as nourishment for their bodies.” In 1819 he brought together two young
women, Josephine Sara and Elizabeth Berger and opened up a sewing room.
To this workshop came the poor children of the area to learn this trade
and also to be catechized by Dom Minsart himself. Throughout the
ensuing years, filled with tribulations but also with a passionate love
of God and neighbor and a desire to fulfill the will of God, Dom
Minsart guided this band of young girls, afterwards to be known as the
Sisters of St. Mary until his death in 1837.
It has been said of
St. Bernard: “He might change his location, but never his heart…” It
was equally true of Nicholas-Joseph Minsart, that in the midst of all
his apostolic works, he kept the heart of a monk. Perhaps his life
could be summed up in one dominant motif: dedication to the praise of
God and to the work of making God known, loved and adored.
Mother Claire of Jesus, 1811 - 1861
Nicholas Joseph Minsart
Mother Claire of Jesus, born Rosalie Niset in 1811, joined the Sisters
of St. Mary in 1831 and in 1835 at the age of 24 became leader of the
community. She guided this fledgling community for 36 years and when
she died in 1871, she left behind a group of sisters already
establishing schools for the poor throughout Belgium and reaching out
as missionaries to the children of Catholic immigrants in Lockport, NY.
Mother Claire communicated her spirit to her sisters, living on in them
as they strive to live out their motto: “In the simplicity of my heart
I have joyfully offered all to God.”
We would like to
communicate Mother Claire’s spirit to you through some of her writings.
God was the essence of her life and she wrote to her sisters: “Be
passionate in your relationship with God. Bring God frequently to mind
and be open to his love.”
“Place your confidence in God and in God’s strength rather than in your own.”
“Love the spiritual life and be wrapped in God.”
“Love must be our guiding force, never constraint God wants our hearts to be free.”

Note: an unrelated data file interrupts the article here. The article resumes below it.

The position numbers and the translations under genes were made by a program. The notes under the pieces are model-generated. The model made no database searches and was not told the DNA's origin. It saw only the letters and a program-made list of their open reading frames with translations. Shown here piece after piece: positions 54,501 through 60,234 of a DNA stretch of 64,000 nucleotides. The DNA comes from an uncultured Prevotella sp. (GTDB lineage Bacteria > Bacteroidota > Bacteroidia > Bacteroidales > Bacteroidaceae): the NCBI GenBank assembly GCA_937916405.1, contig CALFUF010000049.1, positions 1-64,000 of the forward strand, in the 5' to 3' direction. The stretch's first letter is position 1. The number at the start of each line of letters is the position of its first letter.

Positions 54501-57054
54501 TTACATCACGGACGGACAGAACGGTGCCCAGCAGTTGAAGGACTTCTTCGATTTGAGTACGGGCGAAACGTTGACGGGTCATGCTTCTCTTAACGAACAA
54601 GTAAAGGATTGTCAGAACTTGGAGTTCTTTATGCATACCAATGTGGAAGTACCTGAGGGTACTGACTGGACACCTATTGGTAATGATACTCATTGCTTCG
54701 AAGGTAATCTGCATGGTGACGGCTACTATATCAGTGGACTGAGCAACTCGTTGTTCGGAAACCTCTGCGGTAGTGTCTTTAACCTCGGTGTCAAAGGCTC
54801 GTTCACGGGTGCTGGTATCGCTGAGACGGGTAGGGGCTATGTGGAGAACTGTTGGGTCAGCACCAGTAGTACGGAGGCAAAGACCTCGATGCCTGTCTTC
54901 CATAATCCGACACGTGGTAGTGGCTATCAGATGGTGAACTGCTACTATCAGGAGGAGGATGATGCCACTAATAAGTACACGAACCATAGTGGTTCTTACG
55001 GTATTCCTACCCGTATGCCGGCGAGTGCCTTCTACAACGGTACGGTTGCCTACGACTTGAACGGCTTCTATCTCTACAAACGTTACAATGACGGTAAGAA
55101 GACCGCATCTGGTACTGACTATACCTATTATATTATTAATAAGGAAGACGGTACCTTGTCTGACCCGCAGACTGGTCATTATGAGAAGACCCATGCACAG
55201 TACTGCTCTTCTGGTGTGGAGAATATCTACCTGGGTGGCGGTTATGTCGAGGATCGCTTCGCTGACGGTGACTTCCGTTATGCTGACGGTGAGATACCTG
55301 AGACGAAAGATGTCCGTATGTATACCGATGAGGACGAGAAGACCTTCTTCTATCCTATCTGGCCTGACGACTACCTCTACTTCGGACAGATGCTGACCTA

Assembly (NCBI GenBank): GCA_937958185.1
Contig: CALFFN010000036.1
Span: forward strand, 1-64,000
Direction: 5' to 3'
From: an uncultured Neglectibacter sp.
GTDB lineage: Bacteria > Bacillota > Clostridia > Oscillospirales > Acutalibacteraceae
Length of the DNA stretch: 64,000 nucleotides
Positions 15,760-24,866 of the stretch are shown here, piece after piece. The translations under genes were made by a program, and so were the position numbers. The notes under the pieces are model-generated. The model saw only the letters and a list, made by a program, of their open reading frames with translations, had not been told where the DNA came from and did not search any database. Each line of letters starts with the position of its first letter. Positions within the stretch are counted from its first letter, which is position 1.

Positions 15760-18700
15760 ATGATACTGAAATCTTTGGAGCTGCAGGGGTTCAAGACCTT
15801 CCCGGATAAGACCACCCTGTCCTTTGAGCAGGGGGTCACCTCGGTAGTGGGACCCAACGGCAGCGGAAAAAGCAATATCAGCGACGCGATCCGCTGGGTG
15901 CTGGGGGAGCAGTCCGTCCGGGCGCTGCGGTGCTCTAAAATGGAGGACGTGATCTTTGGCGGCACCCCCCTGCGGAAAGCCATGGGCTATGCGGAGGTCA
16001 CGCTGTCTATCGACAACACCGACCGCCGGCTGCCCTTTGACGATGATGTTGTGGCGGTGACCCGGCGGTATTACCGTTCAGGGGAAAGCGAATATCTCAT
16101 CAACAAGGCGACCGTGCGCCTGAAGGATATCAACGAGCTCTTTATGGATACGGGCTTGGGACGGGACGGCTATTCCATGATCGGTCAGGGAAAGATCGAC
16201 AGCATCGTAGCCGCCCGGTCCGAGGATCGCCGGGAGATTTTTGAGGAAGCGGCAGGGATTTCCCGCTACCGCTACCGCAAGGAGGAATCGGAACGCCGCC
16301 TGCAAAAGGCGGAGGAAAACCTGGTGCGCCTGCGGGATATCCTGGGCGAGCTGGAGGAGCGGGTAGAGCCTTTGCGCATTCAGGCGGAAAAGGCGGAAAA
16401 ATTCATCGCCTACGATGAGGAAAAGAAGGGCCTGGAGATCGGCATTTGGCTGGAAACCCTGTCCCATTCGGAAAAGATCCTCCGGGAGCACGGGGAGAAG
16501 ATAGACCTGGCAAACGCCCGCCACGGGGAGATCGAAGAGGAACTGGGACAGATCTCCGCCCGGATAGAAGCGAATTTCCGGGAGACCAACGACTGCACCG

She spoke of: -
graced moments of retreat and solitude: “I hope that Jesus will speak
to your heart and that you will be energized to work for the salvation
of others and your own growth.”
- generosity of heart: “Be
generous in your service of the Lord, be faithful to God’s inspiration
and grace in your life and you will always be happy and content.”
- living in a spirit of Joy: “Be joyful in serving the Lord whole heartedly.”
giving oneself over to God’s compassionate love especially in times of
illness and weakness. “God is so good, God is goodness itself. Keep
putting yourself in God’s hands, you are a child of God and God has
chosen you…so come, let us renew our courage in following Jesus
wherever he may lead us.”
We read in a letter to our first
missionaries in Lockport, N.Y. in 1863: “ We have only one aim and one
will which is to procure the glory of our Divine Lord and the salvation
of others.” Fr. Broeckaert, S.J. at her funeral Mass, spoke words that
framed her life and leadership and live on in her sisters. “Some orders
are noted for austerity and penance,…but while this is necessary, your
vocation, is to work by gentler means for the same end. It is by love
that you will draw people…”
Sisters of St. Mary of Namur . 241 Lafayette Avenue . Buffalo, New York 14213 . (716) 884-8221